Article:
History

Known as the Sunshine Palace, the McCormick factory was constructed in 1913. The factory was one of the first large industrial factories in London and played an important role in the development of east London. The factory was constructed and designed by Thomas McCormick Jr. and his family. In order to design the factory, Thomas Jr. toured over a hundred candy and biscuit factories in Europe. London’s Watt and Blackwell architectural firm helped make his dream a reality, and the factory was soon constructed by the Frost and Winchestor construction company of Windsor.

The original factory was created with the Kahn system of reinforced steel encased in concrete. Large windows were incorporated into the design to allow workers access to sunlight. Terra cotta was added to the exterior cladding of the building, adding to the building’s unique features. Employee amenities included croquet, a tennis court, baseball field, and lawn bowling on the extensive grounds. Over a thousand people worked in the factory on a typical day, producing 135,000 pounds of candy and 100,000 pounds of biscuits a day.

The property was designated under Part IV of the Ontario Heritage Act, R.S.O. 1990 on November 11, 2014 via By-law No. L.S.P.-3441-366. The designated features are:

  • The massing of the original structure (no later additions are heritage-designated)
  • White cladding and patterning
  • Window openings and patterning
  • Canopies above the entrances on Dundas street

The factory operated as a candy and cookie factory under various corporations until 2006. The site has remained vacant since the last business, Beta Brands Limited, went into receivership in 2008.

The City of London vested the land due to nonpayment of taxes and issued a request for proposals for the purchase and redevelopment of the property. As part of the sale, a Phase 1 and Phase 2 Environmental Site Assessment and a Designated Substances and Hazardous Materials Survey were completed by LVM/Sendex (now Englobe). These studies identified substantial site and building contamination and the presence of many hazardous materials.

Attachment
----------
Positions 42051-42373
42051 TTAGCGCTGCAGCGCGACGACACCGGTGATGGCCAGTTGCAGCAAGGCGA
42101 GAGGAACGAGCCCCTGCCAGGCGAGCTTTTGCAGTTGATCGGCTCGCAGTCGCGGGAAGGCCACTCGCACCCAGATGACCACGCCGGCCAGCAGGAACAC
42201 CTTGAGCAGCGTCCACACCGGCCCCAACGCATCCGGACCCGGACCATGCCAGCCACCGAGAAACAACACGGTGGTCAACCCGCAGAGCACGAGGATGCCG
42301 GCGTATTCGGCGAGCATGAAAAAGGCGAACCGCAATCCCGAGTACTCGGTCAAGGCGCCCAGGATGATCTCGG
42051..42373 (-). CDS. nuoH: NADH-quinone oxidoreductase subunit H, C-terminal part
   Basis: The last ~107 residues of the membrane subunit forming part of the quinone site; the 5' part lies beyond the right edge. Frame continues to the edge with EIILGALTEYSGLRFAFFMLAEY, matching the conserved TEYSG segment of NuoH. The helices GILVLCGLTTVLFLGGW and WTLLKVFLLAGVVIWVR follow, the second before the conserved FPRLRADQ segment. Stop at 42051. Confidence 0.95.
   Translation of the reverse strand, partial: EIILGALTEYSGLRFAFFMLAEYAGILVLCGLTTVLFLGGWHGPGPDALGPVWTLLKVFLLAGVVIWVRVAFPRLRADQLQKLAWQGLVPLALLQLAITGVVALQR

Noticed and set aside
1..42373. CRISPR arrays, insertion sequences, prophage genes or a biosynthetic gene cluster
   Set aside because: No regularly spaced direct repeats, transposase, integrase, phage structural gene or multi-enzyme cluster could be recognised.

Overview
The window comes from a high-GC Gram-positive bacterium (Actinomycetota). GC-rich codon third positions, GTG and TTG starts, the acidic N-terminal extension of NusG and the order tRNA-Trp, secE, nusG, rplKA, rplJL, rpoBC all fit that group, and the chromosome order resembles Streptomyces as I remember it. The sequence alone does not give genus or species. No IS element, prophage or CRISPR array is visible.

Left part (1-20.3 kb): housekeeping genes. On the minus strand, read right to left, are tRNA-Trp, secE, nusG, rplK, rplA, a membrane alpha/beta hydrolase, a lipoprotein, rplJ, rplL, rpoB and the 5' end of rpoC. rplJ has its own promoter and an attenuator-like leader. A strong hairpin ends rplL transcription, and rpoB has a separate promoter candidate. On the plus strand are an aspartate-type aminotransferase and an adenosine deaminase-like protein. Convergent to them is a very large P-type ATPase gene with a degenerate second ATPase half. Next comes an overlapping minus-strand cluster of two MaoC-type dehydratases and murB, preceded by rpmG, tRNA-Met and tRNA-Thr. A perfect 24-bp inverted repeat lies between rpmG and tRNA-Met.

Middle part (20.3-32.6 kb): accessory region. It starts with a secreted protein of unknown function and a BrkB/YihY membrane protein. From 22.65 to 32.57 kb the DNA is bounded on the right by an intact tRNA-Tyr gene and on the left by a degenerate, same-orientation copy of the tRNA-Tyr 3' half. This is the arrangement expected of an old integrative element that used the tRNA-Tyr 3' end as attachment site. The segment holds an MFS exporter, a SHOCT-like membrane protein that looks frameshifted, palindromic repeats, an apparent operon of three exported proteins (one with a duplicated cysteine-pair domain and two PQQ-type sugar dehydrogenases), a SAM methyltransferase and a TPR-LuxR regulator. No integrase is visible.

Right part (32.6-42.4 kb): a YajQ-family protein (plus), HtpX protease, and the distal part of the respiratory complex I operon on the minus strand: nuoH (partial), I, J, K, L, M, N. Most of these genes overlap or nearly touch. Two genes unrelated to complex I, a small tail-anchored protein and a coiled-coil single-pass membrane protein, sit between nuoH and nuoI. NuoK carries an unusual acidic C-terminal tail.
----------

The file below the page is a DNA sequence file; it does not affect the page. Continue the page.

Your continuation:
Sierra was the successful purchaser, and ownership of the property officially transferred to McCormick Villages Inc., a subsidiary of Sierra Construction Inc., on March 15, 2016. As part of the Agreement of Purchase and Sale, the City of London initiated Official Plan and Zoning By-law amendments to allow the site to be developed for commercial and residential purposes. These amendments were passed and adopted by London’s City Council in December 2015 and were not appealed.

The approved zoning includes Urban Design Guidelines, and a public site plan is required. A heritage alteration permit will also be required to ensure the rehabilitation maintains designated heritage features.

 

This slideshow requires JavaScript.

image004
Construction & additions to the original building over the years

McCormick Heritage Designating By-law

* information on history and historical pictures are provided by the City of London.